POINT: Turbulency in the Capitol


Andy Feliciotti

Photo from Unsplash.com

Shelby Fohl, Staffer

     President Trump supporters mobbed and stormed the U.S. Capitol, having Congress on lockdown and halting the House and Senate proceedings following President-elect Joe Biden’s Electoral College victory on Wednesday, Jan. 6. 

     The breach of the U.S. Capitol and President Donald Trump’s handling of the dangerous situation posed a threat and is an obstruction of justice and the voice of the American people.

      President Trump’s call for supporters to march on Congress posed a threat to those in the Capitol, those around, and to the security of Democracy. Following President-elect Biden’s win in the popular vote of the 2020 Presidential Election, President Trump continuously fueled the fire for his supporters for months on the belief of false election results. His spreading of false accusations regarding false election results was immoral and ill-use of his platform as President of the United States. His recent address influenced supporters to take physical action. Following the end of a mid-day speech, President Donald Trump called his supporters to march to Congress on allegations of a fraudulent election. This put members of Congress and Capitol workers alike in harm’s way. 

      The situation turned violent, with five confirmed casualties, pro-Trump insurrectionists armed with weapons such as guns and pipe bombs, and throwing objects, breaking windows, and pushing through barriers while confronting police officers. While President Trump tweeted at rioters to be peaceful, his words had already enacted a set goal of sieging of the Capitol. Following the start of the breach, Washington D.C. mayor Muriel Bowser ordered a 6pm curfew for D.C. residents, showing how those in the surrounding areas had to be warned of the chaos occurring close by. The mobs left a lasting effect, forcing Congress’s Electoral vote counting and debate to be halted for almost five hours, continuing that night after the attack. The riots threatened the seeing through of Democracy and the will of the people, drawing out the time to declare an official Electoral winner as the time for inauguration fast approaches.

      The siege of the U.S. Capitol fueled by President Trump’s message is an intrusion on the collective voice of the American people. Since the announcement of President-elect Biden’s win, President Trump has made unsupported claims about a rigged election against his campaign, calling for recounts in states such as Georgia and Wisconsin. According to the U.S. Department of Homeland Security, the 2020 Presidential Election was the most secure in the history of America, as states that had close elections had paper records of each vote allowing for stronger security and an easier ability for recounts if necessary. There was no evidence of lost, changed, or undercounted votes, and the paper records allowed for the clear identification of any possible errors or corrections needed. Following the Georgia runoffs for Senate seats, President Trump continued to spread misinformation that the Republicans won and took Senate seats, even though no declared winners were announced at that time. The final popular vote count had President-elect Biden as the victor with 51.4% of the votes, and President Trump with 46.8%. The votes cast are a reflection of a citizen’s views and opinions, and the people have spoken. Those who were rioting and effectively halting the proceedings of the majority popular and Electoral vote obstructs the justice of the right to vote and see the change American citizens wanted to bring in.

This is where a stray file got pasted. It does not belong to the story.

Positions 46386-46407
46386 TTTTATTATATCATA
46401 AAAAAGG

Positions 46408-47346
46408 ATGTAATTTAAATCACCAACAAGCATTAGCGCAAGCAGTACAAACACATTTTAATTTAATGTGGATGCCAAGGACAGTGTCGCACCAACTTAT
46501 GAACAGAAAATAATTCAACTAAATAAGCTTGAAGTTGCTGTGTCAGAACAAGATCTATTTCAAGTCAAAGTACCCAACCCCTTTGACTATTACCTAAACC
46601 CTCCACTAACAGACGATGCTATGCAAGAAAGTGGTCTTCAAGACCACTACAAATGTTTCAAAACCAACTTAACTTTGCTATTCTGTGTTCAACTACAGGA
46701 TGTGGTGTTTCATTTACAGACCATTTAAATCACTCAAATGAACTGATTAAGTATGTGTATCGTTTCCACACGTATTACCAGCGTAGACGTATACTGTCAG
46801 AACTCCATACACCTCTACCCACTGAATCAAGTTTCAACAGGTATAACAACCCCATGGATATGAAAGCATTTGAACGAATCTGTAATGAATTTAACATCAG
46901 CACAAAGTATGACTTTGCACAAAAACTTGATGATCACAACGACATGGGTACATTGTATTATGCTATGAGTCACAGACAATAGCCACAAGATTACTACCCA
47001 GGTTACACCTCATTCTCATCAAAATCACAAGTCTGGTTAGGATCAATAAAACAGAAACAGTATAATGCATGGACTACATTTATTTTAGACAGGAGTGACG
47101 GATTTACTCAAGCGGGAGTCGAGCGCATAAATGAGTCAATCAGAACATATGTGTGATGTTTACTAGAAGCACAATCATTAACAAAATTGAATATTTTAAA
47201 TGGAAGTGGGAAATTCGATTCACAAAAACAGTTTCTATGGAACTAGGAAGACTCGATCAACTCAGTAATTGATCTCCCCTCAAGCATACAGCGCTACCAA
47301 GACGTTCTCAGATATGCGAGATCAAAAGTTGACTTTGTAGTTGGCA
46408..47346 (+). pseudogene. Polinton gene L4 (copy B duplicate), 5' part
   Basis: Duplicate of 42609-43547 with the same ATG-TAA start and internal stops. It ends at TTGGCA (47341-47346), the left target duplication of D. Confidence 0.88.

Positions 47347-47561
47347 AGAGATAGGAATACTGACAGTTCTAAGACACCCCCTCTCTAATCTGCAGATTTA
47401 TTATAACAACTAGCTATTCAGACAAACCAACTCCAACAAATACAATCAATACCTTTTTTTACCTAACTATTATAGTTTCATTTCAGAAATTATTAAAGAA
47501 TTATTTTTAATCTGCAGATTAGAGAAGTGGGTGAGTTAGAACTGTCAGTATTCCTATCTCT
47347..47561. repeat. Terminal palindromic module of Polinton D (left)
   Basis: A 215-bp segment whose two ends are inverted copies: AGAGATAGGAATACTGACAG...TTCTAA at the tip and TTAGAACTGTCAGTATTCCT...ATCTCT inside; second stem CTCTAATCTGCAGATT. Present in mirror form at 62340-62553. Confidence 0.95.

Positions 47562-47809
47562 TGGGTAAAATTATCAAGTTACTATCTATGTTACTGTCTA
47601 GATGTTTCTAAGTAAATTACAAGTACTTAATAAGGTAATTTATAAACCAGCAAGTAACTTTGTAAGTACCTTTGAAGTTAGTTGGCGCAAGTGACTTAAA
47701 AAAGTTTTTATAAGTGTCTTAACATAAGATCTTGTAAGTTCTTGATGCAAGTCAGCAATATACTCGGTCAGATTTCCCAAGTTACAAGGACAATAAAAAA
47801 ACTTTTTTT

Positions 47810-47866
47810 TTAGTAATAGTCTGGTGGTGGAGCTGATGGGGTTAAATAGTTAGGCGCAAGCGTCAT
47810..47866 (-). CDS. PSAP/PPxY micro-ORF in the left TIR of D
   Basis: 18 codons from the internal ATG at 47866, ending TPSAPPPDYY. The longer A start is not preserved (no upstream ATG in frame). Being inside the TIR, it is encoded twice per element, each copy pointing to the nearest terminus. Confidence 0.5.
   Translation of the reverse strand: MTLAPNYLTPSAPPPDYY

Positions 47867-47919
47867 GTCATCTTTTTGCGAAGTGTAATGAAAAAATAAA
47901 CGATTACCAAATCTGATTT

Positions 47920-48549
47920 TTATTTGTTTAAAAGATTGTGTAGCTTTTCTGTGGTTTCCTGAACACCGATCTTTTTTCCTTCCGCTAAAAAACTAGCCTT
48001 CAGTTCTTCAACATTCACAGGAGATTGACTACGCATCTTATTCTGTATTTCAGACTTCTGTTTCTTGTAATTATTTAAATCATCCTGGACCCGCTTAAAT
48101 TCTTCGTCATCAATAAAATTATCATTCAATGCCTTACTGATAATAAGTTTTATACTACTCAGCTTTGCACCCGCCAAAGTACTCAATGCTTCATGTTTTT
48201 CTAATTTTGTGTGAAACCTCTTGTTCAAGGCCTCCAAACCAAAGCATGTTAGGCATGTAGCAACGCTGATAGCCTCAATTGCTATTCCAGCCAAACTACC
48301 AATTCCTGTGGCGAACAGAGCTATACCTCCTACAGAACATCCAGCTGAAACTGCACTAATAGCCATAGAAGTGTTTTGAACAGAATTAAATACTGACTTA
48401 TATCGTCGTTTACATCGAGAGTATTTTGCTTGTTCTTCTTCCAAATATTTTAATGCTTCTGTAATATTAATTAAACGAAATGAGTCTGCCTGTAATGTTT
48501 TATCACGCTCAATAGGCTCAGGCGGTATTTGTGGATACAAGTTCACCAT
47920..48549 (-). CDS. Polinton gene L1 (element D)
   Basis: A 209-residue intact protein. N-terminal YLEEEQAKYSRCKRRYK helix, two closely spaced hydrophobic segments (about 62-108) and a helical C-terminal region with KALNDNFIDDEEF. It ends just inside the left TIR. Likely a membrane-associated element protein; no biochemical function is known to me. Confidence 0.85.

While it could be said the pro-Trump rioters were enacting their First Amendment freedom of assembly or a demonstration of fradulent voting, it was a violent, unlawful insurrection and an active target against the proceedings of Congress. The Federal Bureau of Investigation’s (FBI) definition of domestic terrorism describes the act committed of the Capitol siege, violently pushing a political ideology.

      The storming of the Capitol, an idea called upon by President Trump’s address to his supporters, was a danger to Congress, D.C. citizens, and Capitol workers, and was an obstruction of justice of the voice of the American people. What the insurrectionists did was an act of domestic terrorism, and President Trump used his platform to ensue these events. President Trump should admit to his fault, and address his supporters, as this act of violence was encouraged by him. His response is telling, his actions have incited violence. His words have power and meaning to his supporters, and he must take responsibility.